Mon – Sun: 24/7 Plumbing
4.7-Star Service


(03) 9122 8652

Having a regular septic tank pumping is a basic necessity, so it’s widespread to see more and more homeowners opting for septic tanks over traditional sewage systems.

However, few people understand the importance of regularly maintaining and pumping their septic tanks. Property owners who need to comprehend septic tank draining or how it functions may question the need to plan this essential septic system maintenance operation.

Damages Pumping Septic

Understanding how septic umping works can help owners appreciate the importance of regular pumping. Remember that failing to maintain your home’s septic tank can affect your entire neighbourhood.

This guide will go through the fundamentals of a septic tank system, how to maintain it, and the consequences of a neglected septic tank.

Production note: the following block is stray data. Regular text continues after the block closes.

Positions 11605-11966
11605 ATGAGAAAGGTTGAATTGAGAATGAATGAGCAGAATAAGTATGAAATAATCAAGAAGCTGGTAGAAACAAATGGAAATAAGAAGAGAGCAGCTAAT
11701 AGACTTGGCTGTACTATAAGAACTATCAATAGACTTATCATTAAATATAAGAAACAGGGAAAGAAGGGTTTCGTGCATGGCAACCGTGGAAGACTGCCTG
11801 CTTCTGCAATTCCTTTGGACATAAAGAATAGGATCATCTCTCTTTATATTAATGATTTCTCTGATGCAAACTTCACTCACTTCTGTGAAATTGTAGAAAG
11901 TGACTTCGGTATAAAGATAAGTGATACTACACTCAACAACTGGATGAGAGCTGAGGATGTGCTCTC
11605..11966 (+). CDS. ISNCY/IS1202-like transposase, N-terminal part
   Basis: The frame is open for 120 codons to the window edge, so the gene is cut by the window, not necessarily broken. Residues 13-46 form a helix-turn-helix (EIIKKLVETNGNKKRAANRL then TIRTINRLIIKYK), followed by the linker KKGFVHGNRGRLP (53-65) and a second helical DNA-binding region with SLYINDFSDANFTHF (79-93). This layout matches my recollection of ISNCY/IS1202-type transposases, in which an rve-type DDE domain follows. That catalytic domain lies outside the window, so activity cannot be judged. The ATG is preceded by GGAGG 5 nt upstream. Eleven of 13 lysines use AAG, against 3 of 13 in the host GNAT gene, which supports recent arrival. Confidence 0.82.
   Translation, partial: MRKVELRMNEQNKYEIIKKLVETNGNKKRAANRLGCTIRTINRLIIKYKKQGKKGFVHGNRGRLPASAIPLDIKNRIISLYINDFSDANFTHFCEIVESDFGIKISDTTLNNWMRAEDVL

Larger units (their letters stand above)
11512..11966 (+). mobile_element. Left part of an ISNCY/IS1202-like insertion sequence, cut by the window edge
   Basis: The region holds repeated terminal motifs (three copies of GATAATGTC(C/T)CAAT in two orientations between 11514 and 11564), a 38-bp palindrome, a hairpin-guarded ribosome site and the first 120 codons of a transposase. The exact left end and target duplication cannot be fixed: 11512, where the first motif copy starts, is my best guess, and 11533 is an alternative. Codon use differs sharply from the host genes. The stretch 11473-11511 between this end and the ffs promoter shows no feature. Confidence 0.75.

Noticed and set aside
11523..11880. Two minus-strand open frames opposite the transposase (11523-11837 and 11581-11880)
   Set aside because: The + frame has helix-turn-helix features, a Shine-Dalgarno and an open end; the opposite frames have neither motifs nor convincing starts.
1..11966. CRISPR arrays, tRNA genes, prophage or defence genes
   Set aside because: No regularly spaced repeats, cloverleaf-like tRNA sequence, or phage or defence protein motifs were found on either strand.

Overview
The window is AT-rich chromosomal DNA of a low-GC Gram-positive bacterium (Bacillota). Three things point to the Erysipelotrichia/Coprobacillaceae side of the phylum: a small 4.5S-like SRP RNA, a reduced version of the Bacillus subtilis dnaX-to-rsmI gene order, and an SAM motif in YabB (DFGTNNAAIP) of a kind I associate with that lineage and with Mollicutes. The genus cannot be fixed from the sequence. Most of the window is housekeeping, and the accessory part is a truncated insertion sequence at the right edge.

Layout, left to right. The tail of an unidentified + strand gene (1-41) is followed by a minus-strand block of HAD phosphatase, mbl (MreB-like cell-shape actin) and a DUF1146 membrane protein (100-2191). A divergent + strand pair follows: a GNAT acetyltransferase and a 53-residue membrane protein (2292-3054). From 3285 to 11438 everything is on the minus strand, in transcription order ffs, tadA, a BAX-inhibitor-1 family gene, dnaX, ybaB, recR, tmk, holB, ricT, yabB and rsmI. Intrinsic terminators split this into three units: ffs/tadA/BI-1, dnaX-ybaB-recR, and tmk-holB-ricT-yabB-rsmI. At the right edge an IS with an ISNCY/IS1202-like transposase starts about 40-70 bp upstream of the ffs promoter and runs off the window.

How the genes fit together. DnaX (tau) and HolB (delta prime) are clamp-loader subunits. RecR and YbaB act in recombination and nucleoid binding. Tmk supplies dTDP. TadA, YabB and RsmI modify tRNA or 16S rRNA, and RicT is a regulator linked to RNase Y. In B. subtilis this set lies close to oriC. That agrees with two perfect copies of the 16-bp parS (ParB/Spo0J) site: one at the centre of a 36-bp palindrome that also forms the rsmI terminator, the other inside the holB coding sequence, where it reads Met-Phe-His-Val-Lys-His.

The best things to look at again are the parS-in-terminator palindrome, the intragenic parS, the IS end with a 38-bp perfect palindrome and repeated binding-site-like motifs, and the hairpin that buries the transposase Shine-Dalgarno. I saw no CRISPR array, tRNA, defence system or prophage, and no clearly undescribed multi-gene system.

How Does Septic Tank Work?

Concrete Septic Tank Ground

A septic tank is an underground tank large enough to hold hundreds of gallons of wastewater. However, the size of the septic tank depends on your needs. For instance, the size varies from 1,000 gallons to 1,500 gallons.

The main sewage line connects the septic tank to the residence. This line transports all wastewater from your home, including sinks, toilets, showers and bathtubs, to the septic tank. And as the wastewater enters the tank, it separates into three different layers:

  • Scum: The top layer consists of oil and fats
  • Middle layer: The middle layer consists of wastewater
  • Sludge: The last layer consists of solids

A pipe at the top of the septic system runs to a shallow trench known as the drain field. When the sewage passes through this pipe, it goes into the drainage system and is filtered by the earth.

To explain the process briefly, the bacteria in the tank break down the sludge and convert it into liquid form. The soil the wastewater passes through removes the coliform bacteria and viruses to avoid groundwater pollution.

Why Should You Pump Your Septic Tank?